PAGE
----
"This herb rub, by way of Biba Caggiano, is used throughout Emilia-Romagna. It's wonderful on roast chicken or pork or tossed with roasted potatoes in their last ten minutes of cooking. It will keep in a tightly covered jar in the fridge for several weeks."
photo by Outta Here photo by Outta Here
photo by Outta Here
photo by MarraMamba photo by MarraMamba
photo by Rita1652 photo by Rita1652
photo by Rita1652 photo by Rita1652
photo by Rita1652 photo by Rita1652
Ready In:
1/2 cup




  • Strips the green leaves off the rosemary sprigs and add them to the rest of the ingredients, except the pepper, on a chopping board and chop very fine.
  • Place the mixture in a bowl, add pepper to taste and mix well.
  • If storing, make sure the container is tightly covered.
  • This can be made with dried herbs, but it really isn't the same.
  • You can leave out the juniper berries, but they give a lovely layer of flavor.

Questions & Replies

default avatar
Got a question? Share it with the community!


  1. Outta Here
    Great rub! I have fresh sage and rosemary all year in my yard, so I will be using this often! The juniper berries really gave it some zing! I used it on pork tenderloins roasted for 10 minutes per side in a 500F oven. The rub become a very nice "crust" on the pork. I deglazed the pan with white wine and drizzled that on the pork. This would be excellent on venison. Made for Spring 2011 PAC game.
  2. Scoutie
    Yummmm, the aroma of this stuff is great! I have used it on pork and potaotes. Great stuff! Thanks for posting Kate.
  3. MarraMamba
    What a great mix of spices. I used it on roasted potatoes tonight and it turned them from pedestrian into fabulous.
  4. Rita1652
    Ahhhhh! The aroma was heavenly! Never last more then 1 day! I used the whole amount to coat a pork loin roast. I added thyme as well. If you do store I would keep it refrigerated. I find using fresh herbs soon as chopped to keep all the wonderful Essential oils and being fresh there is water present which can cause it to go rancid and moldy. what I `m saying is just use it! While it roasted I sat back and enjoyed the aroma and a gin martini which is also made with juniper berries.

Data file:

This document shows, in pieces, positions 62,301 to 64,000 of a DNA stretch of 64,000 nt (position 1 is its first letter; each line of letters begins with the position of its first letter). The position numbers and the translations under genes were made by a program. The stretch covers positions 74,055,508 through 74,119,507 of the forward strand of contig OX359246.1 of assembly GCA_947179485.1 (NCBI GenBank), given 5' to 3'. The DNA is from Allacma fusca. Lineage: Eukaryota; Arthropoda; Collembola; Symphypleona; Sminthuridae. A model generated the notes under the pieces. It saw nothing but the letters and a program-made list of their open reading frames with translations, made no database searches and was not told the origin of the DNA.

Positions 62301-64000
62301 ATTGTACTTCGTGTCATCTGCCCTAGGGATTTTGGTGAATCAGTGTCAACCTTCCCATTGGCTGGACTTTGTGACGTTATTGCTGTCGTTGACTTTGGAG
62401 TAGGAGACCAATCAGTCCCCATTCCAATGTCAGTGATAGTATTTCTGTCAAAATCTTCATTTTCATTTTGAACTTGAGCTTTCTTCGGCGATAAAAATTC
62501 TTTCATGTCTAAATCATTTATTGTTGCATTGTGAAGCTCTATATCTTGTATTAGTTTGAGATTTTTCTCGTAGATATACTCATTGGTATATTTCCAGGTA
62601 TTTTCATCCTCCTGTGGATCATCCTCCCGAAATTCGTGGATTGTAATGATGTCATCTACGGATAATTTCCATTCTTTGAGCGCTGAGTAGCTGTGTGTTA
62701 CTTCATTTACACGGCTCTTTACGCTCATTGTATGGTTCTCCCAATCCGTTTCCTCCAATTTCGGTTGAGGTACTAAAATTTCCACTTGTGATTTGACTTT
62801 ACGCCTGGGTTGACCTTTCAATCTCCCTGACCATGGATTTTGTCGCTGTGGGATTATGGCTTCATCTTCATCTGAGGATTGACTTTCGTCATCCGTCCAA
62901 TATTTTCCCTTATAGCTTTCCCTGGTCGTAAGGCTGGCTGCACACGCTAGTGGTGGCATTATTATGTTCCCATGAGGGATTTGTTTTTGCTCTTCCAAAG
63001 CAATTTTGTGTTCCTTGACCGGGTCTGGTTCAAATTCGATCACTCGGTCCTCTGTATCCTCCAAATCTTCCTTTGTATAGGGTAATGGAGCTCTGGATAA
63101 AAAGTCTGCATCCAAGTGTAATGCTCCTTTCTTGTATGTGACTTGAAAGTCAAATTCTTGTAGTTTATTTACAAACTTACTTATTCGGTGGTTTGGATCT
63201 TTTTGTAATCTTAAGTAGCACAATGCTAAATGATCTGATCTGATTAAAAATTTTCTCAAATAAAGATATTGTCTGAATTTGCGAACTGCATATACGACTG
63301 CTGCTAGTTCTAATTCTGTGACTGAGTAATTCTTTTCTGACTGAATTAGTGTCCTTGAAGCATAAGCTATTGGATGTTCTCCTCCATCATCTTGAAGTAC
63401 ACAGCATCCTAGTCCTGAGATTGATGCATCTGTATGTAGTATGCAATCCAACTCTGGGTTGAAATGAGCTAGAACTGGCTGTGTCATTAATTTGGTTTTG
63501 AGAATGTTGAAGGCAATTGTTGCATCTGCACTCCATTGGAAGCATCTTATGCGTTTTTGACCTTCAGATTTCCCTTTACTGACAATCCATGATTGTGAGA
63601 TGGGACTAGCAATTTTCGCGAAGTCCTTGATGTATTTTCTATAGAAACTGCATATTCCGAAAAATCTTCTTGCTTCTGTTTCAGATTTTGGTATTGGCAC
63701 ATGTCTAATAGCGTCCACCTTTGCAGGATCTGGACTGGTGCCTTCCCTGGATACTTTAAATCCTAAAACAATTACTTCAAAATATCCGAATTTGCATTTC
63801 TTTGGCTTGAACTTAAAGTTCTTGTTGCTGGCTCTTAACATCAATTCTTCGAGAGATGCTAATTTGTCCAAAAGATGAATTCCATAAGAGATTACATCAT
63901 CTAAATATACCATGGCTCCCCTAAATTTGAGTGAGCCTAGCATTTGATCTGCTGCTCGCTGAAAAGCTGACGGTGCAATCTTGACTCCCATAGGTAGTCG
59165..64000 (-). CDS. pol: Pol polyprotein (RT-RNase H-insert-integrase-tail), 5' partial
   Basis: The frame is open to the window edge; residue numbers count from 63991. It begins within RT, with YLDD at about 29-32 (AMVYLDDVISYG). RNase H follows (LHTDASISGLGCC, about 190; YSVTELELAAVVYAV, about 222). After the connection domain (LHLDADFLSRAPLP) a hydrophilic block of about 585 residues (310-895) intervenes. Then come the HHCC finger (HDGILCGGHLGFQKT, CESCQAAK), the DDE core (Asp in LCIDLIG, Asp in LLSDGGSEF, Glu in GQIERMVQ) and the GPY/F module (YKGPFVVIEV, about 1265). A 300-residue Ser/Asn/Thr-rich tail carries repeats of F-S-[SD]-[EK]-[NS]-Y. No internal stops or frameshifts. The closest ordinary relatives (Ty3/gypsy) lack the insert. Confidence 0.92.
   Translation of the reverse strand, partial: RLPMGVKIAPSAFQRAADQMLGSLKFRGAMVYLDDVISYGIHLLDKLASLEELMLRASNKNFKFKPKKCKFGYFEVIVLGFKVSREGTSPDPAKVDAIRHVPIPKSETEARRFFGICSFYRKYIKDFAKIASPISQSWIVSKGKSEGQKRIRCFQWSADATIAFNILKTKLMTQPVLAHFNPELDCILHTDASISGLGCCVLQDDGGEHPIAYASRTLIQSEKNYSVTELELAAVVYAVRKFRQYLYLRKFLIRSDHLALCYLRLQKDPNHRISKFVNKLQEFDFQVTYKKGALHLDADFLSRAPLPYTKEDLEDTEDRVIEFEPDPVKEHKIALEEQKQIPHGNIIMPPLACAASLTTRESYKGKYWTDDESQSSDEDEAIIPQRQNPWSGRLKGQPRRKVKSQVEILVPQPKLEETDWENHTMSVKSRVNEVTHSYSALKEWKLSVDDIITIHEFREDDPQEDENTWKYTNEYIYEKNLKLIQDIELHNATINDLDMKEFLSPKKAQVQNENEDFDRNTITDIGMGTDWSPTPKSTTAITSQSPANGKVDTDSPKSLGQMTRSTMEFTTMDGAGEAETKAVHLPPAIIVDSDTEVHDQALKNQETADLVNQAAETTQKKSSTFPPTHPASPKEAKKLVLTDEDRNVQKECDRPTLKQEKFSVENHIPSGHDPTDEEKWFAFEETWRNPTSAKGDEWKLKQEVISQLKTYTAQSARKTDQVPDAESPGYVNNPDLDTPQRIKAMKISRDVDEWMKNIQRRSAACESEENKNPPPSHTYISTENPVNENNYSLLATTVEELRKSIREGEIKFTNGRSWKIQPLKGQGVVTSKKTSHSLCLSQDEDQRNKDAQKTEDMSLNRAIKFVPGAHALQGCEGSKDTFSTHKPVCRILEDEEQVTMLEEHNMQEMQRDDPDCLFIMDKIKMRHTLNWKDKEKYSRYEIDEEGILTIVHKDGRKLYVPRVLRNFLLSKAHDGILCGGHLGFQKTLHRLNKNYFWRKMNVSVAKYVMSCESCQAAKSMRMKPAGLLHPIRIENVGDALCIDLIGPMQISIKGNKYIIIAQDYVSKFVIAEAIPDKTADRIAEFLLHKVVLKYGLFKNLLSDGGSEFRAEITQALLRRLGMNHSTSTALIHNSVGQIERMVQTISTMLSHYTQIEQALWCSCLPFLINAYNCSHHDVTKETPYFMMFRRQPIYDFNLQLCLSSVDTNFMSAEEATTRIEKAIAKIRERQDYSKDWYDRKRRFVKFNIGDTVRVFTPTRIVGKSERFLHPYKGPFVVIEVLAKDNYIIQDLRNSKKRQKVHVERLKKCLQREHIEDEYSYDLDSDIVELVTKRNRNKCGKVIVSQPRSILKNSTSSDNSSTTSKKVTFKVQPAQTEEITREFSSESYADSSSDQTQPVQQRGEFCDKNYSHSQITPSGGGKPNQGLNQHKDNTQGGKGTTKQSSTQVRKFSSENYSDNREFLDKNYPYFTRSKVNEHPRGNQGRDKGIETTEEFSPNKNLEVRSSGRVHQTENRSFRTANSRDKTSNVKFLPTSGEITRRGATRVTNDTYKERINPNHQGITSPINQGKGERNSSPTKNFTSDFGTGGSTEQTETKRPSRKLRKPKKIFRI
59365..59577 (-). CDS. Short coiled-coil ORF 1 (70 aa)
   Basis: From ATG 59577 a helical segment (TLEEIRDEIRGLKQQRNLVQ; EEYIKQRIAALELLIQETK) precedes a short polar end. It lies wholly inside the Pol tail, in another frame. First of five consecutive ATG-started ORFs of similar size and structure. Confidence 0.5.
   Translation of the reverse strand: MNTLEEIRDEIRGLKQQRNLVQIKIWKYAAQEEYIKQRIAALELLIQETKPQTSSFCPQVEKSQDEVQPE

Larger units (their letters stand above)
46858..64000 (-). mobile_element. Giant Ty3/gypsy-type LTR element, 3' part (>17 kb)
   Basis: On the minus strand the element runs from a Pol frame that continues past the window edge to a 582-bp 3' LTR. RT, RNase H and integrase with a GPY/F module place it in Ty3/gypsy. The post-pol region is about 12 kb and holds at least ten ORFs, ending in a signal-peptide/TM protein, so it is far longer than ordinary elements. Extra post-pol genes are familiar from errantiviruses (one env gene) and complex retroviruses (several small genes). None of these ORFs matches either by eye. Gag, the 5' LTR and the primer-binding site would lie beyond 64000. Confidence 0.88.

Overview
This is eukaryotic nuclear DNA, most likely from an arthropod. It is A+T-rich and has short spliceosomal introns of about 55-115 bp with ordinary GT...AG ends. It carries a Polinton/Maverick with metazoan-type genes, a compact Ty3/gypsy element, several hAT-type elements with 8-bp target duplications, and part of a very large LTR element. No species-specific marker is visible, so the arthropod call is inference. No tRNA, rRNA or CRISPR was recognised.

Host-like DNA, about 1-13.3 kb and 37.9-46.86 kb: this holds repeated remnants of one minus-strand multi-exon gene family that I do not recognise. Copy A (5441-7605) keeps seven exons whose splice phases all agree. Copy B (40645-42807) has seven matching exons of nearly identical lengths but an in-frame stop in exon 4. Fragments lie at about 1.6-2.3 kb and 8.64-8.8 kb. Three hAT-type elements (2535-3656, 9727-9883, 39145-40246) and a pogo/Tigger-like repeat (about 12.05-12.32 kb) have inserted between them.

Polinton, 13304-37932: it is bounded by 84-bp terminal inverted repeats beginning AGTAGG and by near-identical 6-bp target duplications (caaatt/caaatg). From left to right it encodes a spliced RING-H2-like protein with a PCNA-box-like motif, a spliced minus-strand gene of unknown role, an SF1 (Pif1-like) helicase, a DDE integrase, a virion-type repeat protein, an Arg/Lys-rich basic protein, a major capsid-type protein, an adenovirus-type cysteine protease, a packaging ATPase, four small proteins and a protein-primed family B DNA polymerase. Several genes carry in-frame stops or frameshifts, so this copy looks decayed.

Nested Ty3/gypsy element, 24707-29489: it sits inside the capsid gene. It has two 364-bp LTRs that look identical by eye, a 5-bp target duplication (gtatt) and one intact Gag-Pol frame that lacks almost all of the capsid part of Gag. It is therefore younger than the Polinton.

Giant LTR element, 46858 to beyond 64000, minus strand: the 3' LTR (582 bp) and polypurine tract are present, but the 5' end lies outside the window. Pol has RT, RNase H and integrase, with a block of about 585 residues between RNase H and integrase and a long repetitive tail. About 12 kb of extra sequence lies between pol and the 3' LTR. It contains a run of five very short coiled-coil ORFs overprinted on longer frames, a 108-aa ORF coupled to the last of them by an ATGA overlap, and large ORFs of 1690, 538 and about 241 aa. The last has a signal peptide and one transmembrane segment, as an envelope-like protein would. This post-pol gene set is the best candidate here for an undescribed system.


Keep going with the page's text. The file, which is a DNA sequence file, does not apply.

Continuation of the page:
<p>I have always loved to cook. When I was little, I cooked with my Grandmother who had endless patience and extraordinary skill as a baker. And I cooked with my Mother, who had a set repertoire, but taught me many basics. Then I spent a summer with a French cousin who opened up a whole new world of cooking. And I grew up in New York City, which meant that I was surrounded by all varieties of wonderful food, from great bagels and white fish to all the wonders of Chinatown and Little Italy, from German to Spanish to Mexican to Puerto Rican to Cuban, not to mention Cuban-Chinese. And my parents loved good food, so I grew up eating things like roasted peppers, anchovies, cheeses, charcuterie, as well as burgers and the like. In my own cooking I try to use organics as much as possible; I never use canned soup or cake mix and, other than a cheese steak if I'm in Philly or pizza by the slice in New York, I don't eat fast food. So, while I think I eat and cook just about everything, I do have friends who think I'm picky--just because the only thing I've ever had from McDonald's is a diet Coke (and maybe a frie or two). I have collected literally hundreds of recipes, clipped from the Times or magazines, copied down from friends, cajoled out of restaurant chefs. Little by little, I am pulling out the ones I've made and loved and posting them here. Maybe someday, every drawer in my apartment won't crammed with recipes. (Of course, I'll always have those shelves crammed with cookbooks.) I'm still amazed and delighted by the friendliness and the incredible knowledge of the people here. 'Zaar has been a wonderful discovery for me.</p>
View Full Profile

Find More Recipes